Atmosphere And Weather

How do Meteorologists Predict Hurricanes



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Hurricanes are difficult to predict. Like tornadoes, the potential for the storm may be there, but there is no guarantee that the storm will actually develop. Unlike, the tornado, however, once the conditions are there, and a tropical storm has formed, there is more chance that it will turn into a hurricane.

Atmospheric conditions and the temperature of the water contribute to whether or not there will be a rash of hurricanes in any one season, however, predicting them for the coming year has proved to be complicated. There have been times when all conditions were met, and an unusually high number of hurricanes were predicted, when in actuality, few materialized. On the other hand, they can also catch meteorologists off guard, developing suddenly under conditions that shouldn’t have been indicators.

While predicting any storm is not an exact science, the use of radar, and other monitoring devises has certainly increased the odds of being accurate.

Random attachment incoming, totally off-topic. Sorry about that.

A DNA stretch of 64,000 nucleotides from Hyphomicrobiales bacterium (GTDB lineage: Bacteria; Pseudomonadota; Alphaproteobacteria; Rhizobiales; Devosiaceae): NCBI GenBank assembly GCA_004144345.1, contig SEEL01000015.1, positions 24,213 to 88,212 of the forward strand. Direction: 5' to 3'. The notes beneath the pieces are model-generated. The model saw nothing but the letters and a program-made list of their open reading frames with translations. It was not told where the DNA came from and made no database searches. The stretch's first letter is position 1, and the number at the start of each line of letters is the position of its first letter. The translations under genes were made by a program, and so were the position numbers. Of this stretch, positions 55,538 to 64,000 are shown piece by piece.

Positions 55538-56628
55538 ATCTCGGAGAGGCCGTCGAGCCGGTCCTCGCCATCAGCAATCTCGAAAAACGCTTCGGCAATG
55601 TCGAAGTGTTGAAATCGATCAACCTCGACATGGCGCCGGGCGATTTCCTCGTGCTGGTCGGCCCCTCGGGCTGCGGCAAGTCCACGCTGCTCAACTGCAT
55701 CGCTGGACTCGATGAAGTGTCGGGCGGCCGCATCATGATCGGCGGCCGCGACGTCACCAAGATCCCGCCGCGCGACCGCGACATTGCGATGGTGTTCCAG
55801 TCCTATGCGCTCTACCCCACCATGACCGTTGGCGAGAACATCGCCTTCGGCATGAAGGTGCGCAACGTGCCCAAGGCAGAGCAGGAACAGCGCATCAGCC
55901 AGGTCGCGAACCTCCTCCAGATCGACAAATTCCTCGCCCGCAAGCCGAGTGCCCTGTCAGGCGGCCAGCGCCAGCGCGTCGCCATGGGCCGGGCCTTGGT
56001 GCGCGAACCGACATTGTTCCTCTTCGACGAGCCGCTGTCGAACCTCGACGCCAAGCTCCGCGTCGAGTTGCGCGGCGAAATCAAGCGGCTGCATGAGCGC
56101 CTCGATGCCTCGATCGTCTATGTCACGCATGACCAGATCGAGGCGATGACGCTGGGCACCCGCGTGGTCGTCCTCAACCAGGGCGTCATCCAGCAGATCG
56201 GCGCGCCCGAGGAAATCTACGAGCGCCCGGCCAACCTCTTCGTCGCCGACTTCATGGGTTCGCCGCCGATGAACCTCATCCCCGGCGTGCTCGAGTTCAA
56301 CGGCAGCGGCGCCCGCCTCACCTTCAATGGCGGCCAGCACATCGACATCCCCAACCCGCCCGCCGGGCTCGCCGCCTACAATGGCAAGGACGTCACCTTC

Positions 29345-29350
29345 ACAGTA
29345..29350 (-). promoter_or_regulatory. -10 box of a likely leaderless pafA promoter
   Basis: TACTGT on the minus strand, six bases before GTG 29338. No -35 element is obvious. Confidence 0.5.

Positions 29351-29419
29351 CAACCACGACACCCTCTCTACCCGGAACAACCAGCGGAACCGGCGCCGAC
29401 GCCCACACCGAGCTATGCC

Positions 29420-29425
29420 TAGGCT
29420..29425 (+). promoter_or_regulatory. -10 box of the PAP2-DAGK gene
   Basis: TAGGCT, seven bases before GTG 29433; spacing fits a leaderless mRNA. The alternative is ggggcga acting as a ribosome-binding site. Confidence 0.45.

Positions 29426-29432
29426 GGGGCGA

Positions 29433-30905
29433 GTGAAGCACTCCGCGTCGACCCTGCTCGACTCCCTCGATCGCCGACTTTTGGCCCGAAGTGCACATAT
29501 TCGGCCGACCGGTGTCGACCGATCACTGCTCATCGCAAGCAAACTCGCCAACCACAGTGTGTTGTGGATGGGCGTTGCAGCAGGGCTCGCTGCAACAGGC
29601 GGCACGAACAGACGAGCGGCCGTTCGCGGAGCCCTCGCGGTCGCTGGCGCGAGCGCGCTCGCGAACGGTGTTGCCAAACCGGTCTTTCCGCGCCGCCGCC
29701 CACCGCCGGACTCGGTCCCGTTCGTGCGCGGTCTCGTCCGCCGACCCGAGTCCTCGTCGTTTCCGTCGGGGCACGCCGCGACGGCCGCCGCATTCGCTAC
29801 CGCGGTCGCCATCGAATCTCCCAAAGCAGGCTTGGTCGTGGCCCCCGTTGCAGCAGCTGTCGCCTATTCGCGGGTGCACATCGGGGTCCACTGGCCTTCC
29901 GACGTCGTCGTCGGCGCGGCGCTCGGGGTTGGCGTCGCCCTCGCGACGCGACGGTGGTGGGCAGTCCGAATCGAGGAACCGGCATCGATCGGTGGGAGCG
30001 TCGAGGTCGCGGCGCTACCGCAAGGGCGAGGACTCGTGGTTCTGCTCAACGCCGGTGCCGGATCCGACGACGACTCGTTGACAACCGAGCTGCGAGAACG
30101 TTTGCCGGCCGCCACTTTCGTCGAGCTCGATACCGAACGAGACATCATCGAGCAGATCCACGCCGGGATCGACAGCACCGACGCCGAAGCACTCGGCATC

Some scientists claim that hurricanes can actually be predicted year to year by the appearance of El Nino. El Nino is a condition between the atmosphere and the temperature of the oceans, that produces warmer waters. This is a naturally occurring event, repeating itself about once every 3 to 7 years. Some claim that in El Nino years, hurricanes are less frequent than in non El Nino years. It is a fact that warming waters in the Pacific due to El Nino do seem to reduce the number of hurricanes in the Atlantic.

Obviously, if a tropical storm develops from a depression in the ocean, it can be observed and watched for further development. In some cases, these do turn into hurricanes, and today, they can be spotted and tracked for days before making landfall anywhere. This ability to predict the intensity and position of the storm is a vast improvement over the guess work in the past that left many people unprepared for the storm.

Fewer meteorologists are attempting to predict the number and intensity of hurricanes season to season. There are a great many factors involved, and predictions can not be scientifically substantiated.

While those advocates of the global warming theory believe that additional warming of the ocean will result in ever increasing outbreaks of hurricanes in the coming years, there is still no evidence that hurricanes occur from anything other than the normal course of events and possibly factors such as El Nino.




http://www.sciencedaily.com/releases/1999/09/990901142117.htm

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